Amtrak engine trucks

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Why does Amtrak not go to C (6-wheel trucks) instead of B (4-wheel trucks)? They would have better grip and extend time on the marker reader time? Pluss being easier on the rails themselves?
 

jis

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6 axle trucks are actually harder on the tracks than 4 axle trucks. That is one reason that there are no high speed rail engines with 6 axle trucks anywhere in the world.

Additionally Amtrak has had terrible experience with 6 axle trucks (hunting, derailments, speed restriction to 90mph or less) when it tried them in their early days, and then shunned them for good. They are quite unlikely to go back to them when they have 4 axle trucks working just fine with no problems.
 

Just-Thinking-51

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Freight railroads have 6 axles, but they need the weight and traction power. When your pulling 125 freight cars it takes a bit more to start and keep them rolling. Four axles are plenty fine for a passenger train. Amtrak does not even use AC power traction motors for its trains because the train can get up to speed long before the DC motor gets hot enough to cause a issue.
 
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I might disagree about AC traction, since just about anything new is AC traction, even some older stuff was rebuilt AC (some AEM-7) and P32DM are AC. There are too many advantages in AC motor technology to stay with DC. Even new freight is going AC.
 
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Freight railroads have 6 axles, but they need the weight and traction power. When your pulling 125 freight cars it takes a bit more to start and keep them rolling. Four axles are plenty fine for a passenger train. Amtrak does not even use AC power traction motors for its trains because the train can get up to speed long before the DC motor gets hot enough to cause a issue.
What about the Auto-trains? Sometimes they are 40+ cars long.
 

PerRock

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I might disagree about AC traction, since just about anything new is AC traction, even some older stuff was rebuilt AC (some AEM-7) and P32DM are AC. There are too many advantages in AC motor technology to stay with DC. Even new freight is going AC.
The new Chargers are AC as well.
 

Just-Thinking-51

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I might disagree about AC traction, since just about anything new is AC traction, even some older stuff was rebuilt AC (some AEM-7) and P32DM are AC. There are too many advantages in AC motor technology to stay with DC. Even new freight is going AC.
Not all freight is AC. The price point is dropping, but at one point people were point out how many replacements DC motors you could buy for the difference in the cost of a AC locomotive.

The OP was asking about 3 axle trucks and those are just not need in the passenger hauling business. Although I am sure you could find a train somewhere that use it.
 

PerRock

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The OP was asking about 3 axle trucks and those are just not need in the passenger hauling business. Although I am sure you could find a train somewhere that use it.

Metra has been wanting to for a while now. Supposedly they bought some SD70MACs, been a few years since I heard anything about that however.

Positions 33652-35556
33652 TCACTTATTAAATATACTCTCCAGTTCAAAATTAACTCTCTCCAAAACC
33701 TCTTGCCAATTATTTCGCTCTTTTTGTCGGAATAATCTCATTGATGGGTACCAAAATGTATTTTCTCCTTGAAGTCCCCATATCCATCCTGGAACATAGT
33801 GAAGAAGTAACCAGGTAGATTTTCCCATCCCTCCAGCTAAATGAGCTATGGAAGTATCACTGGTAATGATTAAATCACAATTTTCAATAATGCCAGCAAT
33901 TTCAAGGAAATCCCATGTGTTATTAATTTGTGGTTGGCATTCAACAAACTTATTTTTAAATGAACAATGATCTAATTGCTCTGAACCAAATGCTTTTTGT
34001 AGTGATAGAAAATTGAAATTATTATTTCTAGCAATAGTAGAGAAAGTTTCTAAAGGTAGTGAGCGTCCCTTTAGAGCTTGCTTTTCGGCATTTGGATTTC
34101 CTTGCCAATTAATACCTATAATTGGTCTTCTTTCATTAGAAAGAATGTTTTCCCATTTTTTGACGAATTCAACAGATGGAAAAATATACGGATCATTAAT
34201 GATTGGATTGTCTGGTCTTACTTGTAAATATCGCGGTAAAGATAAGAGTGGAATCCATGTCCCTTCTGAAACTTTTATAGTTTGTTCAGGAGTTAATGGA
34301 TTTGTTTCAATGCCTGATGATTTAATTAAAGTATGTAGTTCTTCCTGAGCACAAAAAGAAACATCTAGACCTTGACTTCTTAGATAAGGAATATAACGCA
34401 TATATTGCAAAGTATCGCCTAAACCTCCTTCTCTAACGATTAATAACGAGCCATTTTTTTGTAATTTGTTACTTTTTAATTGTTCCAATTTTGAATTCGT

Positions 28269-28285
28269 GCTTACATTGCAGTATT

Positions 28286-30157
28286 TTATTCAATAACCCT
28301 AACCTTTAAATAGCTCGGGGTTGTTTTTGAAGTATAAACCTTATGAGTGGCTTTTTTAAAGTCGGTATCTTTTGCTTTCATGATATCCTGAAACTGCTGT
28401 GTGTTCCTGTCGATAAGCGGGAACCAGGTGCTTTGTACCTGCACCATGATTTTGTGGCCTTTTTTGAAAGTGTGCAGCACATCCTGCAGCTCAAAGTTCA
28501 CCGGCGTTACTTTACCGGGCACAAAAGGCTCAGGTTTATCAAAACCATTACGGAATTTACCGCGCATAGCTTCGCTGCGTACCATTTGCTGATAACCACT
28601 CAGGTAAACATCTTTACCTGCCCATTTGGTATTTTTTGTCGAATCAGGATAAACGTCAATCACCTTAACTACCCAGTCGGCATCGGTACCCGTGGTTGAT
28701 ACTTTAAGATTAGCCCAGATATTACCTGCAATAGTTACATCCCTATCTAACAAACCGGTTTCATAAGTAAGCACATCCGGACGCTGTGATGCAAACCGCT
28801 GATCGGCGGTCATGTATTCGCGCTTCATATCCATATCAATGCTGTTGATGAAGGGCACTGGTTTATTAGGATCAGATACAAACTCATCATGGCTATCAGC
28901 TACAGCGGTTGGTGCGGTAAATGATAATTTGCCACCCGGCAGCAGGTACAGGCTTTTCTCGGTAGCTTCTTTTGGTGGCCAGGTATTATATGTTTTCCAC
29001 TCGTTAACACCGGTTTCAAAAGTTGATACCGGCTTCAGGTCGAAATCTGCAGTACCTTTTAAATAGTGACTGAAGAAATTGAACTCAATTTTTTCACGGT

peter
 

Siegmund

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The OP was asking about 3 axle trucks and those are just not need in the passenger hauling business. Although I am sure you could find a train somewhere that use it.

The Alaska Railroad has been using SD70MACs in passenger service for more than 20 years.

But that wasn't because they needed 6-axle passenger power, a simple matter of ordering only one new model of power. The essential point made earlier in the thread --- that you use 6 axles when you need extra tractive effort to pull heavy trains up grades, and don't need them in passenger service -- remains true.
 
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The Alaska Railroad has been using SD70MACs in passenger service for more than 20 years.

But that wasn't because they needed 6-axle passenger power, a simple matter of ordering only one new model of power. The essential point made earlier in the thread --- that you use 6 axles when you need extra tractive effort to pull heavy trains up grades, and don't need them in passenger service -- remains true.
Alaska RR also has a few SD45's in use too. All 6-wheel trucks.
 

jis

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The most widely deployed passenger locomotives, both diesel and electric on Indian Railways are Co-Co. This is because (a) IR passenger trains are 24-26 cars long pulled typically by a single engine and (b) None of the ones operated with these locos operate above 80mph.

The specific classes are WAP-7 (electric) and WDP-4(D) (diesel).

Trains that travel faster use Bo-Bo locos, typically WAP-5. In general, for faster trains IR is opting for distributed power articulated trains, internally known as T-18, externally branded as "Vande-Bharat" (which roughly translates from Sanskrit to English as "Praise India" or "Great India"))

This is consistent with the practice of using Bo-Bo's for higher speed operations.
 
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PeeweeTM

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I think, the only gain for Amtrak with 6 wheel trucks would be to get a bigger fuel tank. But as the locomotives don't seem to run out of fuel between the logical fueling points, no real win there.

Auto racks are relatively light as the cargo within the superstructure is mostly air, whether empty or loaded.

The old German BR103 of Just-Thinking-51 was said to ride a bit bumpy.
 
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